Another Breath - Mill City (Cover Artwork)
Staff Pick

Another Breath

Mill City (2006)


Standing in a VFW hall in Fulton, New York, the middle of June, with a hundred and fifty kids crowded around the band, singer Ted AB drops the mic to the floor. He leans back, digs deep, and screams "CONTINGENCIES" so loud it can be heard in Buffalo. "Rotting" has begun, and from that point through the rest of the set, there is no stopping the train of passion and intensity coming from the band. This is the sight I have been so fortunate to see time and time again, this is the secret that the city of Syracuse has somehow been keeping from the world.

With the release of Mill City, that secret can be contained no longer.

It's fury, it's conviction, it's intelligent, it's everything that hardcore needs to encompass this day and age. It stays away from clichés, it stays away from most of the pitfalls and redundancies facing similar bands, all amounting to, though it's only August, the best hardcore record of the year.

The themes in this record are not unlike that of Modern Life Is War's Witness. While the bands sound little alike, both Ted and MLIW singer Jeff Eaton have an eloquent way of storytelling, one that gives a great vantage point to their mindset during the writing process, and thus, making each word just that much more powerful. "A Tragic Hero" combines Ted and How We Are/Achilles frontman Rory VanGrol's voices to exemplify both the previously mentioned conviction and insightful lyrical matter.

"What do you expect me to be? Some kind of Shepard for the fucking sheep? / You're looking in the wrong direction, I never claimed to be any more than what I am." Simple, but so effective, and when you throw in the driving rhythms and relentless drumming, it's a package that just keeps delivering. Not to mention how good, and how fluid the manic screams of VanGrol sound when added into the mix, it's the highest degree of organized chaos. The band has a vision, and no matter how crazy things get, the songs stay centered and cohesive not only in their own context, but in that of Mill City as a whole. There's fifteen songs on the album, and all have their own identity, all have a unique and amazing feel. "Deisel and Gunpowder," one of the album's longer songs, starts off with some clean chord progressions before everything slowly pieces together around it, giving off an epic and devastating feel all at the same time. Slowly progressing, everything fades out but some quiet riffs, to clear way for Ted to scream "Have you ever been so afraid, that you might not have the strength?" and I immediately feel chills run through me. Before having any time to catch my breath, things pick back up with a short and dynamic instrumental passage, with the vocals coming back in once more to close to the song in just as passionate a manner as it began.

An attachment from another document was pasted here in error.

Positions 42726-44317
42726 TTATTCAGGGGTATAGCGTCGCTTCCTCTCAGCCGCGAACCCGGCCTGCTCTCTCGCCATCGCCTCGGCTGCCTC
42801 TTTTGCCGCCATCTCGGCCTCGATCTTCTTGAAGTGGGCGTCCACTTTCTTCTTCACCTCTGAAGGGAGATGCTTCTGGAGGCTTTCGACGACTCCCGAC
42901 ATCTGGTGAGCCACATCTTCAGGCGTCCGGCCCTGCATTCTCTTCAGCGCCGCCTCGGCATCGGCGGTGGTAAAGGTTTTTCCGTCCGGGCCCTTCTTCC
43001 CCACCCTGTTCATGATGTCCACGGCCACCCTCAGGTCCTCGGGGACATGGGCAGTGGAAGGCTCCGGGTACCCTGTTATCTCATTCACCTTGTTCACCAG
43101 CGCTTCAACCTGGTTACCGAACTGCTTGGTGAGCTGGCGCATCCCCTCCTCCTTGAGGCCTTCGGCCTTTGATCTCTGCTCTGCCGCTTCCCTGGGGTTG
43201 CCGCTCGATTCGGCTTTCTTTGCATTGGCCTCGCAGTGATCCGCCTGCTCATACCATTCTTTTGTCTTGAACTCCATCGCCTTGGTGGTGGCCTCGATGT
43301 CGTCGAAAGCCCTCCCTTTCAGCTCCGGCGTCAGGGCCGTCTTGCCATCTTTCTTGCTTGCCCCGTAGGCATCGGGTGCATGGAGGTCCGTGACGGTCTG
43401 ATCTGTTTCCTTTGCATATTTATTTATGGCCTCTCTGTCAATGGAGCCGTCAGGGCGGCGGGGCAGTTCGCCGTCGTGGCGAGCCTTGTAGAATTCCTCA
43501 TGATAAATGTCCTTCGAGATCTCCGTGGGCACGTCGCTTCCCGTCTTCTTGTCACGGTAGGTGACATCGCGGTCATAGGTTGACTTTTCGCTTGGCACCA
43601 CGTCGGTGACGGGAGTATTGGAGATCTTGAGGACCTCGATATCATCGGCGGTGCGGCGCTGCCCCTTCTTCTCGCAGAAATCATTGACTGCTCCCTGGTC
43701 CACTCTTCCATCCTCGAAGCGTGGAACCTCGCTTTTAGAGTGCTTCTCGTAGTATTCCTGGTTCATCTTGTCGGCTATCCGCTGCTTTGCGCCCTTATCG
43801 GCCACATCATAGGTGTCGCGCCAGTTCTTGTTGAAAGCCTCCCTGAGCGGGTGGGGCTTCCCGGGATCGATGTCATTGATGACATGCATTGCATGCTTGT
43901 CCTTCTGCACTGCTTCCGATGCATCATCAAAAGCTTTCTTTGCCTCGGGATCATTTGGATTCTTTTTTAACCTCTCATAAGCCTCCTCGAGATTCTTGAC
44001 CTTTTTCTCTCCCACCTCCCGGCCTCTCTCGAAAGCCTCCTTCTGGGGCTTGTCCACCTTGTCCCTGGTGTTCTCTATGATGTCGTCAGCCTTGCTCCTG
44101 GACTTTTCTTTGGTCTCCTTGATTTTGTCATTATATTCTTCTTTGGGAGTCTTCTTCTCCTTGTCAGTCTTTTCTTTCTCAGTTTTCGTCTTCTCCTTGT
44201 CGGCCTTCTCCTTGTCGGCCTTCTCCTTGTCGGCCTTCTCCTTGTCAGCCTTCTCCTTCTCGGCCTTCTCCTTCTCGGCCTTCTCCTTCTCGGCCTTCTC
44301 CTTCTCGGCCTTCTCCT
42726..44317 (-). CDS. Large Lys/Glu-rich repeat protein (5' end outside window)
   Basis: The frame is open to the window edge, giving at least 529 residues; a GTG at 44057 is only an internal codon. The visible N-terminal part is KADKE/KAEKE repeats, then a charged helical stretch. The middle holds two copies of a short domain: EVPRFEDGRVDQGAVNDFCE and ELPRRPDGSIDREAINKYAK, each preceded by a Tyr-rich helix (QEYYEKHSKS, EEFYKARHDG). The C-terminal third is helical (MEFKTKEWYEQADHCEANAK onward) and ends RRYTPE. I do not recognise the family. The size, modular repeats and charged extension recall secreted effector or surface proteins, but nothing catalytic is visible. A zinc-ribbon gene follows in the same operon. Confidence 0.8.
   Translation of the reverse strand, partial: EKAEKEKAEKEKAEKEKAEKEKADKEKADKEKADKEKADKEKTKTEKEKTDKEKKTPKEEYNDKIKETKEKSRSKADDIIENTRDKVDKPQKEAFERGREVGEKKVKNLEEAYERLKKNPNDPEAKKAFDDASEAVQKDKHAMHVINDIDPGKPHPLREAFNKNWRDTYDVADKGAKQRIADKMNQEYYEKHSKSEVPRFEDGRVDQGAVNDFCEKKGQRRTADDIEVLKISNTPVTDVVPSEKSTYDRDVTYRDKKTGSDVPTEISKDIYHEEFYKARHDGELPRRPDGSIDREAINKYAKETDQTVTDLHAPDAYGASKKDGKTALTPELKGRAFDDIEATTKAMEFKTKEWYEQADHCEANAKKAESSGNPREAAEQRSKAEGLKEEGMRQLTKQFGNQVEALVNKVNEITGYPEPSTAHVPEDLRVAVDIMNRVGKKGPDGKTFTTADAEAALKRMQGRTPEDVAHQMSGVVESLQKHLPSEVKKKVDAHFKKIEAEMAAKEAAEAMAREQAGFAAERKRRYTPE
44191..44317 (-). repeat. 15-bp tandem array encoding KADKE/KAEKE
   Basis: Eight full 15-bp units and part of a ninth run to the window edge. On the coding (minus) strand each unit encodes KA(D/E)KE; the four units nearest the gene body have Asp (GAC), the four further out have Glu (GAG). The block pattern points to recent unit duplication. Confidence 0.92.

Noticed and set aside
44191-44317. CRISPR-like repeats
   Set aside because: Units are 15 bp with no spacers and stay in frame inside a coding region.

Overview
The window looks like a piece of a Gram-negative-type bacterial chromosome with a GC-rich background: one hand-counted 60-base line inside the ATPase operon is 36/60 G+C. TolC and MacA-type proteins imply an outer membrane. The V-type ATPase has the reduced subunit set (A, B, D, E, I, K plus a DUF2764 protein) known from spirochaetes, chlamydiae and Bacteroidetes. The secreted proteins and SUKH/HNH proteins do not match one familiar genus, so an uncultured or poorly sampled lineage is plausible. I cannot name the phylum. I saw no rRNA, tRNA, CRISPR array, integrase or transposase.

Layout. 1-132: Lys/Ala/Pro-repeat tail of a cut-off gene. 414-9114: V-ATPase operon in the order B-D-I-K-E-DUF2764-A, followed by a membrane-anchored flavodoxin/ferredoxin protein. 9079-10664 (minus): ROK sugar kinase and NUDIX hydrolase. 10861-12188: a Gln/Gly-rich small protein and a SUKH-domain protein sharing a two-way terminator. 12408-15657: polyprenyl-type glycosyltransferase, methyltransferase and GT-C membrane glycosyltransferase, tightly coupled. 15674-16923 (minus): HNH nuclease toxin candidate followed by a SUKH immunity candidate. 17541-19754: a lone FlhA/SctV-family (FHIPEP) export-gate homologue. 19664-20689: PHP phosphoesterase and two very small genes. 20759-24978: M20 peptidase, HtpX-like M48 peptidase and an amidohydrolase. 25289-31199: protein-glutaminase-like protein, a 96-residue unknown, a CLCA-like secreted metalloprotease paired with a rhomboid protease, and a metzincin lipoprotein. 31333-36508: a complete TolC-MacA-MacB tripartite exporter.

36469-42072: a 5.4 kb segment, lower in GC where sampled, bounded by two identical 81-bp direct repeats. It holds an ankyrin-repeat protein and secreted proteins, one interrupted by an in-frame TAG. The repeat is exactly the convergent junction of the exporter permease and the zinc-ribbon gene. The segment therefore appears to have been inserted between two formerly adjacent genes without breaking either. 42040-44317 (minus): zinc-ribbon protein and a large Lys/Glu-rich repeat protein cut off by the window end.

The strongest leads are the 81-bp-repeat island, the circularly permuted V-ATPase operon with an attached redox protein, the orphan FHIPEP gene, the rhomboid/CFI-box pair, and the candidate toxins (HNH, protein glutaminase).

Changing things up again is "Orange," a bit slower song than the band is accustomed to playing, but with the groove and dynamic of it being as solid as it is, it perfectly adds to the ebb and flow of the album, and gives the vocals just that much more of a chance to be a force. It's also the longest song on the album, at over 4 minutes, but it doesn't even feel it. "Anchors" is an extremely powerful song about the strength and impact that even one relationship can have, and not in a "brotherhood and vigilance" sort of way, but an honest connection between individuals. Again, a simplistic theme, but so eloquently and powerfully worded that you cannot help to be drawn in. The combination of stellar writing and driving hardcore on every single track does nothing if not keep a steady amount of energy.

I said it before, and I'll say it again, but I consider myself an extremely lucky individual to witness first-hand this band growing to what they've become over the last two and a half years. Getting better and better with every show played and every song recorded, Mill City is the culmination and payoff of all that hard work and conviction. The music is amazing in its own right, raging, dynamic, and in your face for the album's duration, but when you put Ted's words in context, it becomes so much more.

With Mill City's release, the world will finally be able to experience first-hand how unquestionably incredible this band is. Their time has come.